Select Committee on Environment, Food and Rural Affairs Appendices to the Minutes of Evidence


Memorandum submitted by the British Association for Biofuels and Oils (BABFO) (A33)

  BABFO exists to promote a new industry for British agriculture—the production of liquid biofuels for road transport.

  To establish a viable liquid biofuels industry within whatever subsidy/quota framework exists for British agriculture requires only that the Treasury, within EU rules; applies an equitable rate of duty to these fuels. The high rate of fuel duty (around 45p/litre) was introduced to curb the use of polluting finite fossil fuel. It is therefore illogical to tax biofuels as heavily as fossil fuels, they are part of the solution not the problem. The fossil gas fuels (LPG, CNG, LNG) have been given a major duty rebate equal to about 40ppl or a duty rate of about 4.5ppl. These fuels however do little or nothing to curb greenhouse gas production compared with the biofuels. Also the benefit of their better tailpipe emissions has to a large degree been overtaken by the development of particulate traps and catalytic converters. Nevertheless the Government considers that these fuels warrant this duty rebate. Given this, the case for biofuels to have the same rebate is overwhelming. The initial 20p rebate on biodiesel promised for Budget 2002 is a start but is not enough to start large-scale production by the major firms waiting in the wings with the capital and expertise so to do. The production process is simple—oilseeds are crushed, extraction rate being about 42 per cent oil, the oil is then "esterified" to remove the glycerine element and the resulting fuel is the ether biodiesel. The co-products are glycerine (used in soap manufacture) and oilseed meal for animal feed.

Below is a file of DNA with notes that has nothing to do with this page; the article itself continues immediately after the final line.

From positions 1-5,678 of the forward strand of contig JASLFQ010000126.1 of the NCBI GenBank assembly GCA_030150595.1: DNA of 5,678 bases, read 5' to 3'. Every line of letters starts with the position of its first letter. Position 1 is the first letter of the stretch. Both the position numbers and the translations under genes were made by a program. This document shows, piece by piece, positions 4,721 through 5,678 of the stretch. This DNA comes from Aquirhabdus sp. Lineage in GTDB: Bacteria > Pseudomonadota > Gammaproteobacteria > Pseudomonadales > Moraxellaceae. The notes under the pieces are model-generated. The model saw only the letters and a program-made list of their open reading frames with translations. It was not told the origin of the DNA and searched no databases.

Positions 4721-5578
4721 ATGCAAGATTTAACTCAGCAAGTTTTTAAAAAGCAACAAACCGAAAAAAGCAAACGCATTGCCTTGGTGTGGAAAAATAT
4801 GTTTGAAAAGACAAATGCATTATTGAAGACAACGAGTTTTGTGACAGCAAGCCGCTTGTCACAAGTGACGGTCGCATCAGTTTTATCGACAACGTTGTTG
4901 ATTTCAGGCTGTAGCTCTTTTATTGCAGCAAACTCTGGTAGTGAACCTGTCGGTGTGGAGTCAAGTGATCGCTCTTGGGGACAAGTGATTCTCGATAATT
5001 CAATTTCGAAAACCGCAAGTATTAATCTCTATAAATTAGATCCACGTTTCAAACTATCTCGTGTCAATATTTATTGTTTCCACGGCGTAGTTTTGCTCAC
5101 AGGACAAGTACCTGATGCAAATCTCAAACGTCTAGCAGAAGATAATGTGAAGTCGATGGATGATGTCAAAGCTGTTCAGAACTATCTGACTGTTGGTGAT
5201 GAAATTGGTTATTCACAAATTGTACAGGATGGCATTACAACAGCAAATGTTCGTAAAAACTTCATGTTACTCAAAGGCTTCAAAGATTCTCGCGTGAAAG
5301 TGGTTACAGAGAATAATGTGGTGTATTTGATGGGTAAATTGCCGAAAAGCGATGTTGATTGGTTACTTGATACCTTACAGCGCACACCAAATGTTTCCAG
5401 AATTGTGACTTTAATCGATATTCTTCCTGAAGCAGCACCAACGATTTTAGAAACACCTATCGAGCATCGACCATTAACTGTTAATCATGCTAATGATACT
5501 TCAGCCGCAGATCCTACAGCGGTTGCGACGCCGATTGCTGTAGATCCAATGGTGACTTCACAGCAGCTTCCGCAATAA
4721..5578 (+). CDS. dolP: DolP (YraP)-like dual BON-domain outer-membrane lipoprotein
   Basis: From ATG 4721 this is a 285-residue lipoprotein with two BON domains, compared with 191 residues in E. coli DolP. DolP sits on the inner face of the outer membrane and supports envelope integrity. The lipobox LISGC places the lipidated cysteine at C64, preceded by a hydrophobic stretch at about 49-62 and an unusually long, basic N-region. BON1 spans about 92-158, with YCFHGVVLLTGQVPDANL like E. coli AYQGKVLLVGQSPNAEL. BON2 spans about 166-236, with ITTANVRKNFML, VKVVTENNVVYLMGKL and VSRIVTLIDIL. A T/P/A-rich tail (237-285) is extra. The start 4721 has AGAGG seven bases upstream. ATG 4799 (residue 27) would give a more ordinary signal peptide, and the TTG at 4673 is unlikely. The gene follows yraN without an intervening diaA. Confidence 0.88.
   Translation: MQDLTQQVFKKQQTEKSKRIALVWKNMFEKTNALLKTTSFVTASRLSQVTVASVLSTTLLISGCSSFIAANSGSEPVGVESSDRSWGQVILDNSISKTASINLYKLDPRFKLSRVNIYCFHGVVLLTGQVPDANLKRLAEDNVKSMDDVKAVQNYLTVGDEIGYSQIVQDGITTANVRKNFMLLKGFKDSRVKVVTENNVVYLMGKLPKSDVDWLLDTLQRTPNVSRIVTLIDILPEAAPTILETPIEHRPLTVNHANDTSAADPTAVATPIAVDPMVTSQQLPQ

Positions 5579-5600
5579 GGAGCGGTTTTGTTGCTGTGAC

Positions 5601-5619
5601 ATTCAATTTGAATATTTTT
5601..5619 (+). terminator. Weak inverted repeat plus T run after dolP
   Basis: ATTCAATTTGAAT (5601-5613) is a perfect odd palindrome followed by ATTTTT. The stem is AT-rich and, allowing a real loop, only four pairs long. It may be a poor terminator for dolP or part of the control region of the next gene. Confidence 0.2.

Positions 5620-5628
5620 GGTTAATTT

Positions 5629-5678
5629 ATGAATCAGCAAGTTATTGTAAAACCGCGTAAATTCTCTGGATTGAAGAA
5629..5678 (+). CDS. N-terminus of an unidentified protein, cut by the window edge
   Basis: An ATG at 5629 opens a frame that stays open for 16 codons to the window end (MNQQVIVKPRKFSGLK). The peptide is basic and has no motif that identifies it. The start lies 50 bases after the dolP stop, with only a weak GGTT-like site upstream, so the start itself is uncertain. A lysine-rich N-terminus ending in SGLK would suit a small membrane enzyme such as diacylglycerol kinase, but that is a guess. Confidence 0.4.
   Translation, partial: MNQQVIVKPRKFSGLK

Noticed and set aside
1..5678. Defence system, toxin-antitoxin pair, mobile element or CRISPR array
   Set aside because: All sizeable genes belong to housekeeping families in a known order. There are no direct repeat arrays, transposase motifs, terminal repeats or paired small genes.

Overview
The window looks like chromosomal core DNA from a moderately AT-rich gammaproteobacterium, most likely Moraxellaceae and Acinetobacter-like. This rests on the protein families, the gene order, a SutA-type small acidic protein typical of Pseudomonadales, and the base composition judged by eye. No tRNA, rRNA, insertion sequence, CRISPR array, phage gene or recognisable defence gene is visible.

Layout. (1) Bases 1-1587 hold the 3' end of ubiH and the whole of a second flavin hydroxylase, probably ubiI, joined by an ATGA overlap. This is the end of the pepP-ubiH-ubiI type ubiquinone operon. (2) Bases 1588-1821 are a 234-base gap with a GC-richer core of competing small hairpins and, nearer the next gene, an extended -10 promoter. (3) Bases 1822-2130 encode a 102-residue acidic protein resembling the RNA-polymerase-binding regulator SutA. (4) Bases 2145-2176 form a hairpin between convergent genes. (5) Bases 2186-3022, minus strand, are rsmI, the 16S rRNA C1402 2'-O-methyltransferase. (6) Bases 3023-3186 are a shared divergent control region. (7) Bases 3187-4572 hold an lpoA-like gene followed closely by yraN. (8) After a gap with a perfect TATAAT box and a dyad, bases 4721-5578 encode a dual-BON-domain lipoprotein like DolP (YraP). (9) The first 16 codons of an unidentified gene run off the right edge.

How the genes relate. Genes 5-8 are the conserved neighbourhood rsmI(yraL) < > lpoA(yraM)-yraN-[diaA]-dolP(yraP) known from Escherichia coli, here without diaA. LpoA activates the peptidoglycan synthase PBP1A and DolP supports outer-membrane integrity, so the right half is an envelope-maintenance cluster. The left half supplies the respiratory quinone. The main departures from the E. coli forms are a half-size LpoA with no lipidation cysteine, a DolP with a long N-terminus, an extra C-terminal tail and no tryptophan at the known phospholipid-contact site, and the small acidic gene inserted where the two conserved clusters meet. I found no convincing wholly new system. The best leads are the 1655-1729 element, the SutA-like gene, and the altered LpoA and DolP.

A low level flight over the UK would suggest that the current level of stewardship of farmland is good. After all it is not in the interest of the farmer and landowner to devalue his/her property by poor husbandry. However, growing crops for liquid biofuels could enhance biodiversity and prosperity as shown below as well as creating diversity of supply, a key point in Government energy policy:

    —  New root crops would be developed, ie new strains of fodder beet for bioethanol;

    —  Codes of practice for oil seed crops would be developed (discussions have already taken place with the RSPB who have found that oilseeds provide an excellent habitat for linnets and other seed-eating birds);